Anonymous also organises the Million Mask March, an annual event where Anons descend on London. In recent years this has also expanded to other cities. Violence has previously broken out at these marches with protesters fighting against police officers.
It could be argued that being a freedom fighter requires breaking the law in order to overcome the current system. But is violence ever justified?
Anonymous has just as many enemies as supporters. However Anonymous is here to stay, at least for now. After all, how do you shut down a global operation which has no known base?
Is this new activist group what’s needed to take on corruption and bring power back to the people? Or is just a network of bored troublemakers? What’s your take on Anonymous?
Do say: “Anonymous is an interesting example of how lack of structure in an organisation makes it hard to shut down”
Don’t say: “I bet they couldn’t hack me”
HSBC Rebrand = Hide Scandals, Become Credible? The bank may be about to stage a massive disappearing act.
Big bank HSBC is getting rid of 50,000 staff members across the world; 8000 of these from the UK.
Instead of face to face contact, customers can look forward to more online banking and “self-service”. We’re hoping self-service means you can just help yourself to money whenever you like.
HSBC is also reviewing whether they should move their HQ out of the UK. The bank’s UK branches are going to be re-branded under a different name. Ooh, fancy.
HSBC stands for Hong Kong and Shanghai Banking Corporation. It was founded in Hong Kong in the 1860s. HSBC only moved across to Britain in the 1990s when they took over the UK’s Midland Bank.
Most of HSBC’s money comes from trading in Asia. At present they are losing money in the UK because of the Bank Levy. This taxes big banks on their profits and hit HSBC hard last year. They had to fork out £750 million to the tax office. Ouch.
So… it might make sense for HSBC to go home to Asia. But don’t panic HSBC customers; no decisions have been made yet.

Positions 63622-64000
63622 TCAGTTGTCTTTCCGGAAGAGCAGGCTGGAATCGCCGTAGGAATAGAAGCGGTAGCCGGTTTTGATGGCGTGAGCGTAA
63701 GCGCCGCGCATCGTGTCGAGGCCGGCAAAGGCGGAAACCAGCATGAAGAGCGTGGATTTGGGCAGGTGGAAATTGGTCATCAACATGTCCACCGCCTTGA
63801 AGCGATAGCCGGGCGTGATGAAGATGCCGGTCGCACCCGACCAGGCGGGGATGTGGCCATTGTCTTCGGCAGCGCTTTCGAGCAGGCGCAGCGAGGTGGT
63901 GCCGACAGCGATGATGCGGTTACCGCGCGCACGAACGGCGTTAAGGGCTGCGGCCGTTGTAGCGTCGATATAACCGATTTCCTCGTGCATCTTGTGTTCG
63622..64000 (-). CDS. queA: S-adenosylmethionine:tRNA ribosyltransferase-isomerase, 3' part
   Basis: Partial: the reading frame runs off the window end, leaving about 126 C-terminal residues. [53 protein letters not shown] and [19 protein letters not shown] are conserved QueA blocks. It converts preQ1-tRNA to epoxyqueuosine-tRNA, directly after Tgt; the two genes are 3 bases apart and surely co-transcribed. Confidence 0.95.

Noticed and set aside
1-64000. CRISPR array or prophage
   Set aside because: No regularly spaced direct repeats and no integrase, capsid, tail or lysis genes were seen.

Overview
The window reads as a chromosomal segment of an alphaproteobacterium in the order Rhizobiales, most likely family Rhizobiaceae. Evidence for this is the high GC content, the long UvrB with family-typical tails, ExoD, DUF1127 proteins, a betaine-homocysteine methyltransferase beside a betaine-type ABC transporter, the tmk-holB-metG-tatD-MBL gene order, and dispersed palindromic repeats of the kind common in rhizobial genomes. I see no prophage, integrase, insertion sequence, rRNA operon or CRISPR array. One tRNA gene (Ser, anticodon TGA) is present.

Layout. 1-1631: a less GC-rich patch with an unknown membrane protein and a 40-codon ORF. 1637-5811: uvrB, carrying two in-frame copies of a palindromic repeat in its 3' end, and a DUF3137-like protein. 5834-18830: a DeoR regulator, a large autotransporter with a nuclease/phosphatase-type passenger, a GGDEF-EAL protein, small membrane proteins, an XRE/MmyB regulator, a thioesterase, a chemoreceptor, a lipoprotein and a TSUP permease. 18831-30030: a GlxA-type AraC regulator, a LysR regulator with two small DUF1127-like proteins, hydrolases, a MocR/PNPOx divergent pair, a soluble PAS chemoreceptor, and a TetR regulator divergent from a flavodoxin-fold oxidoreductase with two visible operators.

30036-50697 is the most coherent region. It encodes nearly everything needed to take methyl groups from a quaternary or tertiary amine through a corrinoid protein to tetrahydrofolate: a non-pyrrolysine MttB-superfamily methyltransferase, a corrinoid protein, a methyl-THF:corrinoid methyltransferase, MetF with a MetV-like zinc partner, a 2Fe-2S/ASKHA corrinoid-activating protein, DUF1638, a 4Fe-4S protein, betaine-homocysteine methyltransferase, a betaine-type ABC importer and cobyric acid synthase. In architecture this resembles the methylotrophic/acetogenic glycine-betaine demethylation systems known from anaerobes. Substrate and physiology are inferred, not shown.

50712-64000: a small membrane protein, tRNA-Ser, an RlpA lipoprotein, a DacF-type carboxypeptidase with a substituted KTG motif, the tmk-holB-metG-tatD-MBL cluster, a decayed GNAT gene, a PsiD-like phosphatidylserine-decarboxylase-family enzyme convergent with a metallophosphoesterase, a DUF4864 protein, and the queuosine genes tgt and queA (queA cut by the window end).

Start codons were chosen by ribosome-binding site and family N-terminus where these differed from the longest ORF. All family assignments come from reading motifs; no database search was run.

HSBC decoded: If HSBC leave it will be a big blow for the government’s money-man; Chancellor George Osborne. He’s been struggling to keep banks and big businesses happy in the UK. Everyone worried about businesses leaving because of the EU referendum. If they do, it could damage the UK economy and mean fewer jobs and dollar for everyone. HSBC’s decision could be crucial.
HSBC’s UK high street branches are to be “ring fenced”. This means people’s deposits and mortgages are separated from the bits of HSBC that trade on the financial markets. The idea is that by keeping them separate your money is safer. These rules were brought in after the financial crisis.
The HSBC rebrand means UK branches will launch under a different name. For the banking world this is like Coca Cola changing its name to something like Lilt or 7UP. It may be big news but the product being sold is still a fizzy drink. Change the name of a bank… and it’s still a bank.
The press has reported several scandals involving HSBC in the past few years.
The Guardian reported HSBC’s recent fine for money laundering charges. Money laundering takes money gained illegally (e.g. drug money, stolen cash) and makes it look as though it was obtained legally.
HSBC’s Swiss branch was supposedly also found to have helped people avoid paying tax by hiding their income from the tax man.
This doesn’t mean all bankers are crooks, but it definitely wasn’t good press for HSBC. Is the planned HSBC rebrand an opportunity to distance themselves from the bad vibes? Not according to them:
“We will operate with a different brand name… The reason for doing it is actually so that clients are aware whether they are dealing with the ring-fenced bank or the non-ring fenced bank. Obviously if both are called HSBC it’s a bit confusing… It’s more about clients being able to work out which one they are dealing with than it is about anything else.” – HSBC Chief Executive Stuart Gulliver, speaking at a HSBC investor update.